Many children are heading to car dealerships after school — to use their showrooms as a study space.
This unlikely connection comes at a time when automobile dealerships are struggling with declining demand and the education industry is finding it hard to find sufficient venues for lessons.
On one evening in a residential area in Kunitachi, western Tokyo, mothers and children came to the Netz Toyota Tama Kunitachi dealership.
After passing vehicles on display, the children exchanged high-fives with a woman who welcomed them by saying, “Hello, how are you?”
It was one of the scenes from an English class for children organized by education service provider Benesse Corp.
A 40-year-old housewife who brought her 6-year-old girl to the class said, “The showroom offers a cheerful atmosphere and we very much enjoy it.”
Tomohiko Tsurusawa, manager of the dealership, allows Benesse to use the showroom free of charge to contribute to the community.
“The showroom is usually quiet on weekday evenings, but children’s voices help create a joyous mood,” Tsurusawa said. “We sometimes get an order for an oil change from mothers, and we are grateful for it.”
Kazunari Iwata, a journalist who covers the role of cars in culture, said that amid shrinking demand for family cars, after-school classes in showrooms “may have an effect in the long run. Rather than instant results in more (car sales), it will likely increase the opportunities for families to bring up the topic of cars at the dinner table.”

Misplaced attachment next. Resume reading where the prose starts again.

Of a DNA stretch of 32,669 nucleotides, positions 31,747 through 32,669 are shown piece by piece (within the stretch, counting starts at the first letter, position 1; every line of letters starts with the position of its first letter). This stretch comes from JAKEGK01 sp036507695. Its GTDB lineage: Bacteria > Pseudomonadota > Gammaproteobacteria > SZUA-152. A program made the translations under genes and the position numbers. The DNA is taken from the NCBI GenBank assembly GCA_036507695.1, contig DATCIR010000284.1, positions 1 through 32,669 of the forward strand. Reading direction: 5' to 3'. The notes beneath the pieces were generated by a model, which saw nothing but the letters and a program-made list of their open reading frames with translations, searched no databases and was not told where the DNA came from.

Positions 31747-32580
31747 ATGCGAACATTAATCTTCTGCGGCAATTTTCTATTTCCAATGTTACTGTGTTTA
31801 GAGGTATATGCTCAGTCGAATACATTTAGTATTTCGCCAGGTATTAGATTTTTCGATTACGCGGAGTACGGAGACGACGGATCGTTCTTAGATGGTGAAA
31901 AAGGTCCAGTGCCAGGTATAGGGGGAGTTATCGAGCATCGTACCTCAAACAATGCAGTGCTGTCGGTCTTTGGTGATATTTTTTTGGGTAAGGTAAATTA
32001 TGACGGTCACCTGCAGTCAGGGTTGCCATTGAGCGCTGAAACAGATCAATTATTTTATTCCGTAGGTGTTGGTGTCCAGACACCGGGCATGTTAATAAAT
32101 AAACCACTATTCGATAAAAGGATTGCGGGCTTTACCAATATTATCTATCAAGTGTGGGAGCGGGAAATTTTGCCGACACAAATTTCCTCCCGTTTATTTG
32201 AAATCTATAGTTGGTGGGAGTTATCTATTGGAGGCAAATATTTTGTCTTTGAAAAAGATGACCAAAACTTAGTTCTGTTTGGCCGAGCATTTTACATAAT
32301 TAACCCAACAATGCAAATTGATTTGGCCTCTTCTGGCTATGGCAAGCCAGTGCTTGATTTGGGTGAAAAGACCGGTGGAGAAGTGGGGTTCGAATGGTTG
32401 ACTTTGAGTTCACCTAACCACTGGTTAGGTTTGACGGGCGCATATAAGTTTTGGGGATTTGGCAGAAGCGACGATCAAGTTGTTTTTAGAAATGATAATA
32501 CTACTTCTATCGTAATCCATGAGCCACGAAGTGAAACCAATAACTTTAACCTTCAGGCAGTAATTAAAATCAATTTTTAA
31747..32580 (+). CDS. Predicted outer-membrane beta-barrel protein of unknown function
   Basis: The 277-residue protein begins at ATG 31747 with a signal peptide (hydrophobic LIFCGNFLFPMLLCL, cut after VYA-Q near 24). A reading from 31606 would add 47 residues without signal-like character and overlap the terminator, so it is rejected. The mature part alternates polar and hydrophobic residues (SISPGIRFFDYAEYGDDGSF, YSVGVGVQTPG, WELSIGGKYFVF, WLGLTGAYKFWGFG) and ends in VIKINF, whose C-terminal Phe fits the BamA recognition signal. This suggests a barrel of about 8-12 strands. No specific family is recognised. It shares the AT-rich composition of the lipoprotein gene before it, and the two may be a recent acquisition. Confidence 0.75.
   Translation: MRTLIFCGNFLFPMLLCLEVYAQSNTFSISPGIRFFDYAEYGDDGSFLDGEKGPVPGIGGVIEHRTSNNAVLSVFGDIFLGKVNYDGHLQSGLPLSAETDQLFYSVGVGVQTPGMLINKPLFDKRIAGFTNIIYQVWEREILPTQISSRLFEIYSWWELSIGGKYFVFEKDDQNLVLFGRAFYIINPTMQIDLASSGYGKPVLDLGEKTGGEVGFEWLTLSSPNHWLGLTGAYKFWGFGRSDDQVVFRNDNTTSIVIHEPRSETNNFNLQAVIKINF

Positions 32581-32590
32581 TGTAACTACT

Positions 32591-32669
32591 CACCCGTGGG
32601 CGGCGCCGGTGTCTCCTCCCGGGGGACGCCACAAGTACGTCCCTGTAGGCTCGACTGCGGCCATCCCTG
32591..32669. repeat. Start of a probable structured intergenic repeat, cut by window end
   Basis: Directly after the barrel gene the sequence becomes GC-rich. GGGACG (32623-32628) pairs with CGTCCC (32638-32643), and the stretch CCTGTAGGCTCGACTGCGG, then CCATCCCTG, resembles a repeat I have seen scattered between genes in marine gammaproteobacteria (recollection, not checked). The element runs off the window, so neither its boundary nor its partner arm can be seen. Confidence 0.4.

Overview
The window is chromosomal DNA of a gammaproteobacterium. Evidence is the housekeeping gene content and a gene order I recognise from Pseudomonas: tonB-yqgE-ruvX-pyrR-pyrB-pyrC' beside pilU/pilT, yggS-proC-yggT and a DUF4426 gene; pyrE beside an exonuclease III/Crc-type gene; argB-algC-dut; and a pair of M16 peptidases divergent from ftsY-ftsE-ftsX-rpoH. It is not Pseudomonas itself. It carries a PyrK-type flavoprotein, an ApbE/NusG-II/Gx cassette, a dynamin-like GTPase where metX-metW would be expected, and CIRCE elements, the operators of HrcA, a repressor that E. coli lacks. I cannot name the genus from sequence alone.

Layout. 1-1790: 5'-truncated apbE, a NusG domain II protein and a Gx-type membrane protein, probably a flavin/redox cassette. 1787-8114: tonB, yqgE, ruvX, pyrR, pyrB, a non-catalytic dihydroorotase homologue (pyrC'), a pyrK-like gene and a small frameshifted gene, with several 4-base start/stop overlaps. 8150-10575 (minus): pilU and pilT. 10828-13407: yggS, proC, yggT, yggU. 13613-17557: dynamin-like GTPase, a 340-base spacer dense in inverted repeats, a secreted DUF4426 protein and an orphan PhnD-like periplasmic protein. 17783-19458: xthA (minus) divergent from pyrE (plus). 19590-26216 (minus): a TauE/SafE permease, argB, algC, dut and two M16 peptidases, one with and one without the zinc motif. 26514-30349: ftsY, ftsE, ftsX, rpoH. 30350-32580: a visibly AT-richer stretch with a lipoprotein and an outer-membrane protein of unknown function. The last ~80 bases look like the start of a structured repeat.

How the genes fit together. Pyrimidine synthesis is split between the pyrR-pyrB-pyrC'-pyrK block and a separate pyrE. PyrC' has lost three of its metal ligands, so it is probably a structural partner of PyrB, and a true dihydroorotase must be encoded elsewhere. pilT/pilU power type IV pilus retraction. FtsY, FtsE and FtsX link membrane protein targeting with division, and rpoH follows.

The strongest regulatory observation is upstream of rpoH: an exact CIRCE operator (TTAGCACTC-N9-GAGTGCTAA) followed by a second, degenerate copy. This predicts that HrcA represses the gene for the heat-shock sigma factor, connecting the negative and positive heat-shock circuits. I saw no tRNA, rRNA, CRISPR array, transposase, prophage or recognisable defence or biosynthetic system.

Benesse’s English lessons are usually held in instructors’ homes, which poses space limitations.
Natsumi Degawa, a Benesse official in charge of children’s English-language class management, said it was a “last-ditch” step by the company to talk to car dealerships about renting space.
Degawa said the advantage of showrooms is that parents can feel secure as the glass environment makes the space very visible, while dealership personnel are always around. Since there are also parking spaces, parents find it convenient to drop off and pick up their children.
Benesse, which launched its first English class at auto dealerships in Nagoya and Kawasaki in fall 2011, says it had conducted lessons at 115 showrooms in 14 prefectures as of last October, including those of Toyota Motor Corp. and Honda Motor Co.
Rival Gakken Educational Co. organized a science class in a showroom at the Yokohama Toyopet Sagamihara Chuo dealership in Sagamihara, Kanazawa Prefecture, in July as a special event, teaching children how to make a pinhole camera.
“Since most showrooms will stay open for many years . . . we can continue to run classes in the long term,” said a public relations official at Gakken Holdings Co., the parent of Gakken Educational.
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